开始时间: 待定 持续时间: Unknown
授课老师： Kenneth M. Hale
Man has always used external materials to help prevent, cure, or alleviate the symptoms of disease. In fact, Gregory Higby of the American Institute of the History of Pharmacy has written that, “...the very concept of influencing bodily functions via an outside force must be considered one of humanity’s greatest advances.” Since its independent origins in ancient Arabic civilizations, pharmacy has evolved from a craft dedicated to the compounding of drugs to a profession focusing on helping patients get the best outcomes from medication therapies.
So what is pharmacy? How has it changed and where is it headed?
This course will answer these questions and provide a comprehensive introduction to this profession. We will explore the history of pharmacy and its evolving scope of practice; examine educational and career pathways; tackle issues relating to medication safety and adverse drug events; gain insight into the regulatory and ethical considerations in pharmacy practice; and more.
As we explore these topics together, we will hear from practicing pharmacists throughout the course and ultimately gain a better understanding of what they do and how they help us get the best results from our medications. Maybe you will decide that the dynamic profession of pharmacy is a career path that you want to pursue! Whether student or healthcare consumer, you’re sure to find the material we cover in this course to be invaluable.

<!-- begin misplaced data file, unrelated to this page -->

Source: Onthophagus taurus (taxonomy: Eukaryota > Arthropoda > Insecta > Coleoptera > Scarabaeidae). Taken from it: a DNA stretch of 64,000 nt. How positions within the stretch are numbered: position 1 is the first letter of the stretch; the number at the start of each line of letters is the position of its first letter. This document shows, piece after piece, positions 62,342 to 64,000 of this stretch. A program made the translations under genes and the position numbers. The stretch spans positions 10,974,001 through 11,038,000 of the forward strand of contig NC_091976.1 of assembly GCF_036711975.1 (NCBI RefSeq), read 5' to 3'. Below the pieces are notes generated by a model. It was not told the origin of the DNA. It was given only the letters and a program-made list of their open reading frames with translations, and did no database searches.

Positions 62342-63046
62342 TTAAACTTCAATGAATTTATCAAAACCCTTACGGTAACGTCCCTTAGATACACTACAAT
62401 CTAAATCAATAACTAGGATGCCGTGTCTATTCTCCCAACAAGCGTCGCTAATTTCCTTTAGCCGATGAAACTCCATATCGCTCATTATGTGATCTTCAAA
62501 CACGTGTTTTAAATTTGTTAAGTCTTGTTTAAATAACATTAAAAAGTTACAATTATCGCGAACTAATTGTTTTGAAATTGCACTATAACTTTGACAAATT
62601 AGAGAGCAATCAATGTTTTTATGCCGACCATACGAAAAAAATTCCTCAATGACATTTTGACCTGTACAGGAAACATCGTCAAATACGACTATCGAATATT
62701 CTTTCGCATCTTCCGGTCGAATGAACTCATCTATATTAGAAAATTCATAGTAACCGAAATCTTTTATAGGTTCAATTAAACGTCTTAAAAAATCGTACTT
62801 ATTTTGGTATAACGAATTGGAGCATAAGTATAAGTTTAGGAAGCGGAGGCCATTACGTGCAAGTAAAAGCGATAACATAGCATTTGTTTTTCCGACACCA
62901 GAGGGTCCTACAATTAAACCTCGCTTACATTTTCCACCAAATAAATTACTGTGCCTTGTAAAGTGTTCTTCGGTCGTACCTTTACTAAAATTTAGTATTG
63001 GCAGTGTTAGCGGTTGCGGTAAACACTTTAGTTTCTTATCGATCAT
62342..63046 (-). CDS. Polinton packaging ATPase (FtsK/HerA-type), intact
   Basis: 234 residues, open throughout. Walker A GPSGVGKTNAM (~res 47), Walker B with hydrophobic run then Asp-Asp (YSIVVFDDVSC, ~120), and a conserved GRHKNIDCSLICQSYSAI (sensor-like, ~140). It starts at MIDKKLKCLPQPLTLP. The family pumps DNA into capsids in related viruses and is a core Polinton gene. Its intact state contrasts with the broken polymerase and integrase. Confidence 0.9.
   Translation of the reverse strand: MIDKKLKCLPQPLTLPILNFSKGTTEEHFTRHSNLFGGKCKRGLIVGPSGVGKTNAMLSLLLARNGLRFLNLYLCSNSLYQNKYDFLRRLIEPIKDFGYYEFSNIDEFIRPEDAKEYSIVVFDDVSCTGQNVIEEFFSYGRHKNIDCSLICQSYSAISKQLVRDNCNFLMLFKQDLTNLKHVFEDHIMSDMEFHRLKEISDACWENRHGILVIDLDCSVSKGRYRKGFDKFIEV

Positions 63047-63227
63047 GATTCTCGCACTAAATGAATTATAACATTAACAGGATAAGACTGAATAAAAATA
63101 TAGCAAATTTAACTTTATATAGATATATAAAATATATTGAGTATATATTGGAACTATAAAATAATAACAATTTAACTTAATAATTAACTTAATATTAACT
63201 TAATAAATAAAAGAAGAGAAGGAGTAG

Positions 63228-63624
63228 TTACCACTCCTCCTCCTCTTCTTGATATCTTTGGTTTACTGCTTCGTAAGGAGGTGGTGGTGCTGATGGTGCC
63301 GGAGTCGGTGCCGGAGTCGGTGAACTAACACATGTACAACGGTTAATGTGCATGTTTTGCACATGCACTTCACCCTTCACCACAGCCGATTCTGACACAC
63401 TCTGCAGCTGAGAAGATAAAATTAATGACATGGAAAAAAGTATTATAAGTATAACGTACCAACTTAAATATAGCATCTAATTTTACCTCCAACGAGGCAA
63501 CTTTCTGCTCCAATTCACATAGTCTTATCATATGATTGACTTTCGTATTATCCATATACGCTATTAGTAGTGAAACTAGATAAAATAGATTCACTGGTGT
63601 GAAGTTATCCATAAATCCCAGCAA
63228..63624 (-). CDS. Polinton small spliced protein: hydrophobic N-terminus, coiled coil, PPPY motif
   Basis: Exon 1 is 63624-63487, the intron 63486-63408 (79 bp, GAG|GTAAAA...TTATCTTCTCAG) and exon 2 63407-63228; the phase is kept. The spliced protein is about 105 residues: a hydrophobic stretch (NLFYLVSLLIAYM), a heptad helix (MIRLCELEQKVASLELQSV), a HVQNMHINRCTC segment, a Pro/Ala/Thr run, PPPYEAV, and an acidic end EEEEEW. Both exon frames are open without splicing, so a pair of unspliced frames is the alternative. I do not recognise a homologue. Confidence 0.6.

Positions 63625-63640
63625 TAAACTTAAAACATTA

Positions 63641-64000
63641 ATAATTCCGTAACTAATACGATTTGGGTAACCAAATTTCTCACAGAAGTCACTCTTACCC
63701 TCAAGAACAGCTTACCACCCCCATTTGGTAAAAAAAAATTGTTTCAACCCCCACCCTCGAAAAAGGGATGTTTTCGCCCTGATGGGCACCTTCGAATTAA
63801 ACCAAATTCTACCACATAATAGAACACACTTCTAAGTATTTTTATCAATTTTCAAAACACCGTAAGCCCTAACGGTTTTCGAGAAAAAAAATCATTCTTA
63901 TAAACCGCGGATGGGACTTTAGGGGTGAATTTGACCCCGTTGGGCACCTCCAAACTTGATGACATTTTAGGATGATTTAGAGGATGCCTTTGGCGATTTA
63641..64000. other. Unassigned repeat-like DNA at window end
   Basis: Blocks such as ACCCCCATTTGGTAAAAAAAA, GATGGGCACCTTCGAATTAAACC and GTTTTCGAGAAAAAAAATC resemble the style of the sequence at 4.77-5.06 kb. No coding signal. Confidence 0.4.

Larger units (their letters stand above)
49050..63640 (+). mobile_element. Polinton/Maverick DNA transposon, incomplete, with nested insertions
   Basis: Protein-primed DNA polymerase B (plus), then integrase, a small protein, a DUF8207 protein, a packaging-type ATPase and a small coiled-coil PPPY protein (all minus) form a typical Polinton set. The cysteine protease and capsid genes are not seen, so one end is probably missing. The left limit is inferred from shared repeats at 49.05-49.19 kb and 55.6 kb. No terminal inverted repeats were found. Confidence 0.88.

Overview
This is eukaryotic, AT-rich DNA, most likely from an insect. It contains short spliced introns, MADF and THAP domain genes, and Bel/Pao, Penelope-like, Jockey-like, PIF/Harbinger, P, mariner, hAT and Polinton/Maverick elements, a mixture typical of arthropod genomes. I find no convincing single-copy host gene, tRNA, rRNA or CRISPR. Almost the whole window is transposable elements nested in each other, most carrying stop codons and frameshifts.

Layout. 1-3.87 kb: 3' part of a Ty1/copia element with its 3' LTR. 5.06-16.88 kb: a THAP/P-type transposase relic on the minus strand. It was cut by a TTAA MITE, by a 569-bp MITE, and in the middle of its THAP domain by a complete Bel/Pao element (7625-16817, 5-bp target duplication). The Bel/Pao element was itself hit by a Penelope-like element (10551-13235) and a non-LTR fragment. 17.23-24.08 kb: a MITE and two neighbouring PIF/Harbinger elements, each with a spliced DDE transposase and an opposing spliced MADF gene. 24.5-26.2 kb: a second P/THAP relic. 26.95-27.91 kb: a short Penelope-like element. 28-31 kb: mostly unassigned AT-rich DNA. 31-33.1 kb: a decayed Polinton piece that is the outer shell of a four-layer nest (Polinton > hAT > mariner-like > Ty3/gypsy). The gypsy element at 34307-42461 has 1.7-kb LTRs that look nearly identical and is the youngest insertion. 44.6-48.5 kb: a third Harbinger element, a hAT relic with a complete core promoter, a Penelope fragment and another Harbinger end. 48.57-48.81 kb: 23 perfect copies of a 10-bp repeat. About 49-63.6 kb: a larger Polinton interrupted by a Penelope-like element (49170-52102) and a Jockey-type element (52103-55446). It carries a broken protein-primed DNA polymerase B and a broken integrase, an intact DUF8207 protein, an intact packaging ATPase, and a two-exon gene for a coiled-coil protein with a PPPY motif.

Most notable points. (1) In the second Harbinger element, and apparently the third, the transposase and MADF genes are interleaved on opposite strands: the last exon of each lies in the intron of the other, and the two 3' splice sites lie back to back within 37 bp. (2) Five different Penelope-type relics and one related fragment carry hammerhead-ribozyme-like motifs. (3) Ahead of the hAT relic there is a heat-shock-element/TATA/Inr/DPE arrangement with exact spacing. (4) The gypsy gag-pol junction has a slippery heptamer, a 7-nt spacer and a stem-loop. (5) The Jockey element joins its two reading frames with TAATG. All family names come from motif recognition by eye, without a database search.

Week One: The history of pharmacy and its evolving scope of practice
Week Two: Educational pathways in pharmacy
Week Three: Career pathways for pharmacists & their role in the healthcare system
Week Four: The medication experience
Week Five: Drug discovery and development
Week Six: Regulatory and ethical considerations in pharmacy
Week Seven: Contemporary issues and the future of pharmacy
This course is a survey of the profession of pharmacy including its history, evolving scope of practice, ethical foundations, regulation, educational and career opportunities, and more. We will also explore topics relating to medication use and drug development.